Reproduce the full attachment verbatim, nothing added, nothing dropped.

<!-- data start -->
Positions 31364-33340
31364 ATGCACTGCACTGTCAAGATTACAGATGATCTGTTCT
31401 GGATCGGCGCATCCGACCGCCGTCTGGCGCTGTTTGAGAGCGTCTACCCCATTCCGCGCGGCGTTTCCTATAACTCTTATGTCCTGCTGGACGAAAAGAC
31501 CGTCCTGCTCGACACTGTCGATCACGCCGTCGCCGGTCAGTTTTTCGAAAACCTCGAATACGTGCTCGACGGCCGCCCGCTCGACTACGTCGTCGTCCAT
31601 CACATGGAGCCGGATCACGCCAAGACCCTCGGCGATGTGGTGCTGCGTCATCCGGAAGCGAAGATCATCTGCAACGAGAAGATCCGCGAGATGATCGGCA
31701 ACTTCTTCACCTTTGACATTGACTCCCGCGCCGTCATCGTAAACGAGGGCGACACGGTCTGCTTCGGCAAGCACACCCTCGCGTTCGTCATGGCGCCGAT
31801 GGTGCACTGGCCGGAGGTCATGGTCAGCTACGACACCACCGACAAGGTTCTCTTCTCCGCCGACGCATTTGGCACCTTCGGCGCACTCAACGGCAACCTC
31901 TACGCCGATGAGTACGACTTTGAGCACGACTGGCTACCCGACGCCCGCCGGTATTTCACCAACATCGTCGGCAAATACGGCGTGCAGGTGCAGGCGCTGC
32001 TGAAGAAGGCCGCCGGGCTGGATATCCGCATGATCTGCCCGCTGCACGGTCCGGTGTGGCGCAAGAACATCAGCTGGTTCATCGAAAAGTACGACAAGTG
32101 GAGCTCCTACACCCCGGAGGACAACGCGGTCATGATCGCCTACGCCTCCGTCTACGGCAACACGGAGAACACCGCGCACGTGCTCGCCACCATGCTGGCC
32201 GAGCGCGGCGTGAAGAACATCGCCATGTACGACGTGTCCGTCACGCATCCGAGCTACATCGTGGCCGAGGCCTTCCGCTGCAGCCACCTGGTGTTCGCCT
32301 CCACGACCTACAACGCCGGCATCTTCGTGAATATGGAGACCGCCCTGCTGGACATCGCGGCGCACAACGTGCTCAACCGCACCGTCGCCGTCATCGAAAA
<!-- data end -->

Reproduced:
Positions 31364-33340
31364 ATGCACTGCACTGTCAAGATTACAGATGATCTGTTCT
31401 GGATCGGCGCATCCGACCGCCGTCTGGCGCTGTTTGAGAGCGTCTACCCCATTCCGCGCGGCGTTTCCTATAACTCTTATGTCCTGCTGGACGAAAAGAC
31501 CGTCCTGCTCGACACTGTCGATCACGCCGTCGCCGGTCAGTTTTTCGAAAACCTCGAATACGTGCTCGACGGCCGCCCGCTCGACTACGTCGTCGTCCAT
31601 CACATGGAGCCGGATCACGCCAAGACCCTCGGCGATGTGGTGCTGCGTCATCCGGAAGCGAAGATCATCTGCAACGAGAAGATCCGCGAGATGATCGGCA
31701 ACTTCTTCACCTTTGACATTGACTCCCGCGCCGTCATCGTAAACGAGGGCGACACGGTCTGCTTCGGCAAGCACACCCTCGCGTTCGTCATGGCGCCGAT
31801 GGTGCACTGGCCGGAGGTCATGGTCAGCTACGACACCACCGACAAGGTTCTCTTCTCCGCCGACGCATTTGGCACCTTCGGCGCACTCAACGGCAACCTC
31901 TACGCCGATGAGTACGACTTTGAGCACGACTGGCTACCCGACGCCCGCCGGTATTTCACCAACATCGTCGGCAAATACGGCGTGCAGGTGCAGGCGCTGC
32001 TGAAGAAGGCCGCCGGGCTGGATATCCGCATGATCTGCCCGCTGCACGGTCCGGTGTGGCGCAAGAACATCAGCTGGTTCATCGAAAAGTACGACAAGTG
32101 GAGCTCCTACACCCCGGAGGACAACGCGGTCATGATCGCCTACGCCTCCGTCTACGGCAACACGGAGAACACCGCGCACGTGCTCGCCACCATGCTGGCC
32201 GAGCGCGGCGTGAAGAACATCGCCATGTACGACGTGTCCGTCACGCATCCGAGCTACATCGTGGCCGAGGCCTTCCGCTGCAGCCACCTGGTGTTCGCCT
32301 CCACGACCTACAACGCCGGCATCTTCGTGAATATGGAGACCGCCCTGCTGGACATCGCGGCGCACAACGTGCTCAACCGCACCGTCGCCGTCATCGAAAA